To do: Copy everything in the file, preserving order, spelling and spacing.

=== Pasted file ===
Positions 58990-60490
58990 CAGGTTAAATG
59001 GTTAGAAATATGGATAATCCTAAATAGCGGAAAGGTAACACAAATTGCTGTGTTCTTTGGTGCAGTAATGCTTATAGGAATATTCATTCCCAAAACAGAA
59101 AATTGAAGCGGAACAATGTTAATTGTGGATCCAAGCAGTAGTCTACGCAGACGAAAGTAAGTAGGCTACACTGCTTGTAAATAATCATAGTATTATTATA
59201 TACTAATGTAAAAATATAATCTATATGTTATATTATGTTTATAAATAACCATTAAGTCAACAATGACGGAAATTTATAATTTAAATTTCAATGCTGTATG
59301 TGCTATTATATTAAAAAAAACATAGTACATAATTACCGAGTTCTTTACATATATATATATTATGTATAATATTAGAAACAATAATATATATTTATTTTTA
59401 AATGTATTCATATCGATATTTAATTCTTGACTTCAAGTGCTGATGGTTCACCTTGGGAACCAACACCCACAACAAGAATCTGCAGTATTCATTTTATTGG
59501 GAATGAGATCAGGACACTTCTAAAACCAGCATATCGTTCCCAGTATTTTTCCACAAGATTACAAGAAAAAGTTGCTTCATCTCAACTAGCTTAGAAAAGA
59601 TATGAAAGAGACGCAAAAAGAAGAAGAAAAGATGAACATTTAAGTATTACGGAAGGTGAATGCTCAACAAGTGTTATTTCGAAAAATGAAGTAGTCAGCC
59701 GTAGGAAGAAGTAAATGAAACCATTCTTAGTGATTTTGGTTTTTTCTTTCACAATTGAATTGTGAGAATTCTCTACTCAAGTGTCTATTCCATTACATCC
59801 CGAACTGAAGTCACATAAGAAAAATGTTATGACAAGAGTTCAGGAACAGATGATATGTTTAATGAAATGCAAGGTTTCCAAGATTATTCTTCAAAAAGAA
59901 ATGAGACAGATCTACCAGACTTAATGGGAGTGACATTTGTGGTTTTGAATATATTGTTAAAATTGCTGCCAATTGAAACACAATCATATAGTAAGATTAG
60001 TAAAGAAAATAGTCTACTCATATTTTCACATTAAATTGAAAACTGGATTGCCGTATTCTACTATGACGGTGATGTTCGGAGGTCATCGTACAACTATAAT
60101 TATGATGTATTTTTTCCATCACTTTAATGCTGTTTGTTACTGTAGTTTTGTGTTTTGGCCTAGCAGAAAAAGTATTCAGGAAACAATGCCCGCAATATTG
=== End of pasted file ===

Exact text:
Positions 58990-60490
58990 CAGGTTAAATG
59001 GTTAGAAATATGGATAATCCTAAATAGCGGAAAGGTAACACAAATTGCTGTGTTCTTTGGTGCAGTAATGCTTATAGGAATATTCATTCCCAAAACAGAA
59101 AATTGAAGCGGAACAATGTTAATTGTGGATCCAAGCAGTAGTCTACGCAGACGAAAGTAAGTAGGCTACACTGCTTGTAAATAATCATAGTATTATTATA
59201 TACTAATGTAAAAATATAATCTATATGTTATATTATGTTTATAAATAACCATTAAGTCAACAATGACGGAAATTTATAATTTAAATTTCAATGCTGTATG
59301 TGCTATTATATTAAAAAAAACATAGTACATAATTACCGAGTTCTTTACATATATATATATTATGTATAATATTAGAAACAATAATATATATTTATTTTTA
59401 AATGTATTCATATCGATATTTAATTCTTGACTTCAAGTGCTGATGGTTCACCTTGGGAACCAACACCCACAACAAGAATCTGCAGTATTCATTTTATTGG
59501 GAATGAGATCAGGACACTTCTAAAACCAGCATATCGTTCCCAGTATTTTTCCACAAGATTACAAGAAAAAGTTGCTTCATCTCAACTAGCTTAGAAAAGA
59601 TATGAAAGAGACGCAAAAAGAAGAAGAAAAGATGAACATTTAAGTATTACGGAAGGTGAATGCTCAACAAGTGTTATTTCGAAAAATGAAGTAGTCAGCC
59701 GTAGGAAGAAGTAAATGAAACCATTCTTAGTGATTTTGGTTTTTTCTTTCACAATTGAATTGTGAGAATTCTCTACTCAAGTGTCTATTCCATTACATCC
59801 CGAACTGAAGTCACATAAGAAAAATGTTATGACAAGAGTTCAGGAACAGATGATATGTTTAATGAAATGCAAGGTTTCCAAGATTATTCTTCAAAAAGAA
59901 ATGAGACAGATCTACCAGACTTAATGGGAGTGACATTTGTGGTTTTGAATATATTGTTAAAATTGCTGCCAATTGAAACACAATCATATAGTAAGATTAG
60001 TAAAGAAAATAGTCTACTCATATTTTCACATTAAATTGAAAACTGGATTGCCGTATTCTACTATGACGGTGATGTTCGGAGGTCATCGTACAACTATAAT
60101 TATGATGTATTTTTTCCATCACTTTAATGCTGTTTGTTACTGTAGTTTTGTGTTTTGGCCTAGCAGAAAAAGTATTCAGGAAACAATGCCCGCAATATTG